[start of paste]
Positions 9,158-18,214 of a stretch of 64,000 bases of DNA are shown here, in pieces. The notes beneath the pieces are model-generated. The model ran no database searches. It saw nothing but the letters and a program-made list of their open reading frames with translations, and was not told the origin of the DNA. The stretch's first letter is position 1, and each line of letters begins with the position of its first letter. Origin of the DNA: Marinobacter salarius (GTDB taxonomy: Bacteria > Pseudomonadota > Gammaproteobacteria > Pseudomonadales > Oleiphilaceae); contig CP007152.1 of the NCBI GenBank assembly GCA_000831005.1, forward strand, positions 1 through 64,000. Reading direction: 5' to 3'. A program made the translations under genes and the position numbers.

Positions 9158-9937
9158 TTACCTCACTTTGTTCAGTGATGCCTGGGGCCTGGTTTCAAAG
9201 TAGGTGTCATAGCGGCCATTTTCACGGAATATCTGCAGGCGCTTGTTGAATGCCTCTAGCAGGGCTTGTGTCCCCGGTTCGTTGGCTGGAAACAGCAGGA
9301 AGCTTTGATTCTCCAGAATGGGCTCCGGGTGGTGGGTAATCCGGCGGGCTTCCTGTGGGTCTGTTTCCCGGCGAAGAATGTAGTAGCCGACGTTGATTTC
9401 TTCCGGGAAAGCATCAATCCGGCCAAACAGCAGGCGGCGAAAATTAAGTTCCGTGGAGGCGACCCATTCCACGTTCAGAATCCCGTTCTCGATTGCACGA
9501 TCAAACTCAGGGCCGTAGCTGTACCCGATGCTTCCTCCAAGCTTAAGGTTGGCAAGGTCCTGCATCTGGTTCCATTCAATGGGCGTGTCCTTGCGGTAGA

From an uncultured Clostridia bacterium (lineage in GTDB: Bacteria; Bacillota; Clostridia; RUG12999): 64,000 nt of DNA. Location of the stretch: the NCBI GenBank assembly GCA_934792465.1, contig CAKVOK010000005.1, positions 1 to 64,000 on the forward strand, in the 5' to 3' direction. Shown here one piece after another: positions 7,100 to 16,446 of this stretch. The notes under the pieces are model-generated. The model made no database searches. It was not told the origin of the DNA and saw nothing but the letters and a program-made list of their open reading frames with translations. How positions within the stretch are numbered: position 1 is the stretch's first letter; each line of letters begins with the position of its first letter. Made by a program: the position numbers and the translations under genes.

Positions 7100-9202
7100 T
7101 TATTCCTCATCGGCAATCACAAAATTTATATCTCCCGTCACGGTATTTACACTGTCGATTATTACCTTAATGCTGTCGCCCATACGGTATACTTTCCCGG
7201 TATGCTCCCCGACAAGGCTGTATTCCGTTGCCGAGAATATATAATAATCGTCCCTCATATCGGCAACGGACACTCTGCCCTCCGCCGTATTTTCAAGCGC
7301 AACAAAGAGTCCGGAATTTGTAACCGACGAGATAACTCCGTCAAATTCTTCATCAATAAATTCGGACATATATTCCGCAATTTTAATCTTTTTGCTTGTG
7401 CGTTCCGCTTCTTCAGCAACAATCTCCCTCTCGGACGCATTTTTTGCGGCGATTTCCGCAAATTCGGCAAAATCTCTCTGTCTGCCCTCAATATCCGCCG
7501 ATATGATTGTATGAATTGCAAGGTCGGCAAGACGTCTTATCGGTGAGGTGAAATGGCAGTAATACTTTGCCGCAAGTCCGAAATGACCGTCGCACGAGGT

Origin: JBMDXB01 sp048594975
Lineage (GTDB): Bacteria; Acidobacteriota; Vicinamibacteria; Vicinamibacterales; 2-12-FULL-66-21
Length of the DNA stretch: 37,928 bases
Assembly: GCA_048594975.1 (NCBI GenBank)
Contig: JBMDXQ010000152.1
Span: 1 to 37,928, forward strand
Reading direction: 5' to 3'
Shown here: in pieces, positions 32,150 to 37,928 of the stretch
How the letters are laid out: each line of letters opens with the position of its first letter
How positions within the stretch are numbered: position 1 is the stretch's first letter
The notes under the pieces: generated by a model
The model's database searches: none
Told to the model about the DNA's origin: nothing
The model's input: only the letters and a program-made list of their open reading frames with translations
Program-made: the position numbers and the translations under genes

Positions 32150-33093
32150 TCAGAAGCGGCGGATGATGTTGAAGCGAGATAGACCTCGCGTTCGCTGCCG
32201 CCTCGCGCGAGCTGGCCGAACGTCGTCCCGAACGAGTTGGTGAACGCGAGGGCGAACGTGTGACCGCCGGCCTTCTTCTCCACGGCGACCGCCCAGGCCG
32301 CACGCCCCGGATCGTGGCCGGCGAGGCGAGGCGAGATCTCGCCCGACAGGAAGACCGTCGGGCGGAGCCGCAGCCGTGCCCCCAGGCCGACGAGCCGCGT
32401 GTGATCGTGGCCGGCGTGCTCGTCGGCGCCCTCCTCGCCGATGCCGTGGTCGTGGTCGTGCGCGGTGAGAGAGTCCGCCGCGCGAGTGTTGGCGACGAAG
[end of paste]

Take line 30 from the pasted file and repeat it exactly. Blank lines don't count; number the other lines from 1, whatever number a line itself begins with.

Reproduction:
Program-made: the position numbers and the translations under genes